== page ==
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Wikipedia: Munich Massacre
Munich Massacre
From Wikipedia, the free encyclopedia.

The Munich Massacre occured at the 1972 Summer Olympics in Munich, when eleven members of the Israeli team were taken hostage by Palestinian terrorists. A failed liberation attempt led to the deaths of all athletes, five of the hostage takers, and one policeman.

At 4:30 AM on September 5, five members of the Palestinian front Black September (with links to the PLO, the PFLP and the DFLP) scaled a short chain-link fence encompassing the Munich Olympic village to enter Israeli quarters, converging with three more along the way. Cloaked in masks and armed with heavy assault rifles, they quickly overcame what little resistance the sleeping Israelis could offer, taking eleven hostages: David Berger, Ze'ev Friedman, Joseph Gottfreund, Eliezer Halfin, Joseph Romano, Andrei Schpitzer, Amitsur Shapira, Kahat Shor, Mark Slavin, Yaakov Springer and Moshe Weinberg. Weinberg was shot in the initial struggle and Romano soon thereafter. Both would perish.

The next nineteen hours bore witness to a stunning display of incompetence by German police, and ultimately became the basis for the creation of GSG-9, Germany's counter-terrorism unit.

The terrorists demanded the release and safe emigration of 232 Arab radicals in Israeli control, and an additional two in German prisons. Israel's response was immediate and absolute: there would be no negotiation.

Execution deadlines shifted first by three hours, and then by five more as German authorities attempted to stay the terrorists. Wise to this, the terrorists demanded transportation to Arab-friendly Cairo. The Germans capitulated, and two helicopters transported both terrorists and hostages to nearby Fürstenfeldbruck airbase, and a waiting 727.

Two terrorists were to check the suitability of the plane, and then return to the helicopters. As they walked back across the tarmac to release the German helicopter pilots, five German snipers nearby opened fire. It was now 11 PM.

The result was chaotic and calamitous. Two Arabs near the pilots fell immediately, and a third as he fled. Three more began to return fire from the shadows of the helicopters, beyond the visual range of the snipers. A German policeman quickly succumbed to wild assault rifle salvos. The battle then entered a protracted 45 minute struggle, until a unit of German armoured cars encroached on the terrorist's position.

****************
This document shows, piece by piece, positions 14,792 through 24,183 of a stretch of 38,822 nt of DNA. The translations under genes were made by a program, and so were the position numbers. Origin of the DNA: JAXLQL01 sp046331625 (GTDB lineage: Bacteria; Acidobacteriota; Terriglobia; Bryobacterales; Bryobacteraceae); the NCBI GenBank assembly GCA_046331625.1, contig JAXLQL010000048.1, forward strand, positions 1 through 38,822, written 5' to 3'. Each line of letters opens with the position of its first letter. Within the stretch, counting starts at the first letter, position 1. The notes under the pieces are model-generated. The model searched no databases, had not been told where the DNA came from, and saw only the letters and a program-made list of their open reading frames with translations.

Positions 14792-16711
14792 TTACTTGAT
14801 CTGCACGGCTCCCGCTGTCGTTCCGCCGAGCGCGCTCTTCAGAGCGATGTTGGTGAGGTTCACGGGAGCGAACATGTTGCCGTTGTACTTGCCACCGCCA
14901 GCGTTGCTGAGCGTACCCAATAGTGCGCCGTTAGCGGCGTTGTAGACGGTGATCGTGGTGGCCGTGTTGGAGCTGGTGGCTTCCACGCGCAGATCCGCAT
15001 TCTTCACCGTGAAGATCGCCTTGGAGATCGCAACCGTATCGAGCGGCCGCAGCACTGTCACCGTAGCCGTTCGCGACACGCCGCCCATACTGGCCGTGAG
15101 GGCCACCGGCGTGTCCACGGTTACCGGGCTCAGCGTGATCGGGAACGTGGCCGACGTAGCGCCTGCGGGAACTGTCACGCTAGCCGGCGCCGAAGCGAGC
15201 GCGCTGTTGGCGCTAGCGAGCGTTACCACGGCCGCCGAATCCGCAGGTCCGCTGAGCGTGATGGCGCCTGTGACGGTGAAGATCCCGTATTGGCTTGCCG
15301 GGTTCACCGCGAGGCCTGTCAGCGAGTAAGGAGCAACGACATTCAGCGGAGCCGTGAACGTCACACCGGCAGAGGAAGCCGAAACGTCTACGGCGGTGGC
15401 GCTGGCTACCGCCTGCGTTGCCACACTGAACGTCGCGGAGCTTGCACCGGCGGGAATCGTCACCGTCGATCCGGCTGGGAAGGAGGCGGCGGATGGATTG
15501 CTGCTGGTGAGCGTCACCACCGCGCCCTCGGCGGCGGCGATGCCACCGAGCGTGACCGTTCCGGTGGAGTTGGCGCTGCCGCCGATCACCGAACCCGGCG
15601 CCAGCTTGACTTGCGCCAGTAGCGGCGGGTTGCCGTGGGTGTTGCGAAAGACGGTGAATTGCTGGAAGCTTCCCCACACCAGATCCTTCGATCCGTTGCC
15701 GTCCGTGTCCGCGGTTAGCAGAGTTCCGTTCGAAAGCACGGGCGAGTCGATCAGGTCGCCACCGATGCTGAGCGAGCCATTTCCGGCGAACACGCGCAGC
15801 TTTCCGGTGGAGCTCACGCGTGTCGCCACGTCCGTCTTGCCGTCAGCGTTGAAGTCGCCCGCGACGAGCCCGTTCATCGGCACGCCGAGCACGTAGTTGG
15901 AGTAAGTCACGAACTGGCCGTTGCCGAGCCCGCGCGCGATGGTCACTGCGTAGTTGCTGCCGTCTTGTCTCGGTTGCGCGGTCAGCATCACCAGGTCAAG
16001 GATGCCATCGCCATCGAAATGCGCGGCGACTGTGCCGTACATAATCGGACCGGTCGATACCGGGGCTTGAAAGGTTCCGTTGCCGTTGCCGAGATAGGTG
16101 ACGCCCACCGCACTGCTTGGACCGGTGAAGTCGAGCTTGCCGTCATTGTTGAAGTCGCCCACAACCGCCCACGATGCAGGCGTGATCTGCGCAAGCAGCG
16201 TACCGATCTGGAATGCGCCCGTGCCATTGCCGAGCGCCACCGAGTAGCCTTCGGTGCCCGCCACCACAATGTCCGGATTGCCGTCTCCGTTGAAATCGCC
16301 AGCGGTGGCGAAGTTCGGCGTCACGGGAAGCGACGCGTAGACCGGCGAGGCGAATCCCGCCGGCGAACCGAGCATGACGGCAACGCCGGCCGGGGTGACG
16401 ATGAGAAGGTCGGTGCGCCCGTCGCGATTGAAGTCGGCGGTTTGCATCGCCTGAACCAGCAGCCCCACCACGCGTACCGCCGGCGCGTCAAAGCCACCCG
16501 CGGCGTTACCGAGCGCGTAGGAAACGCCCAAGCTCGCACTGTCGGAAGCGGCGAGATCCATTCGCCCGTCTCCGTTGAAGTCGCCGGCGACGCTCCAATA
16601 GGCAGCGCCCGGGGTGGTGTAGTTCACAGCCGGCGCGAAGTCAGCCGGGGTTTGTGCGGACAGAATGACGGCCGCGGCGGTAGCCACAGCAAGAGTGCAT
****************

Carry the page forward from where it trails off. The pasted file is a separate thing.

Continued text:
Threatened, a terrorist opened fire on hostages from within the first helicopter, prompting two more to emerge from the shadows. He then leapt from the aircraft, leaving a grenade in his place. All three Arabs fell to snipers above, but the subsequent explosion finished what business they had. A fourth terrorist slaughtered the remaining five hostages in the second helicopter immediately thereafter.

In the aftermath, German authorities captured and imprisoned the three surviving terrorists. This limited success was overshadowed two months later when, on October 29th, a Lufthansa jet was hijacked under the demand that the Munich killers be released - and released they were, without consultation from Israel. Speculation persists that the hijacking was a set-up designed to ease Germany's humiliating failure at Fürstenfeldbruck.

In twenty years since 1972, Israel's counter-terrorist Mossad has enacted terminal reprisal on at least eight of eleven Palestinians involved with the attack, and one that was not (Reference: Lillehammer Affair). All eleven, or pieces thereof, currently rest six feet underground. Only Mohammed Daoud Oudeh (Abu Daoud), the man who conceived the act, remains alive in Amman Jordan. He has claimed that funds for the massacre were provided by Mahmoud Abbas. [1] [1] [1].

In a surprising display of ambivalence, IOC president Avery Brundage allowed the Games to continue after a brief remembrance service in the Olympic Stadium. The decision was criticized by many. However, despite extensive (and at times, irresponsible) press coverage of the Massacre, only a small number of athletes left the Games after the attack. In Brundage's words, "The Games must go on."

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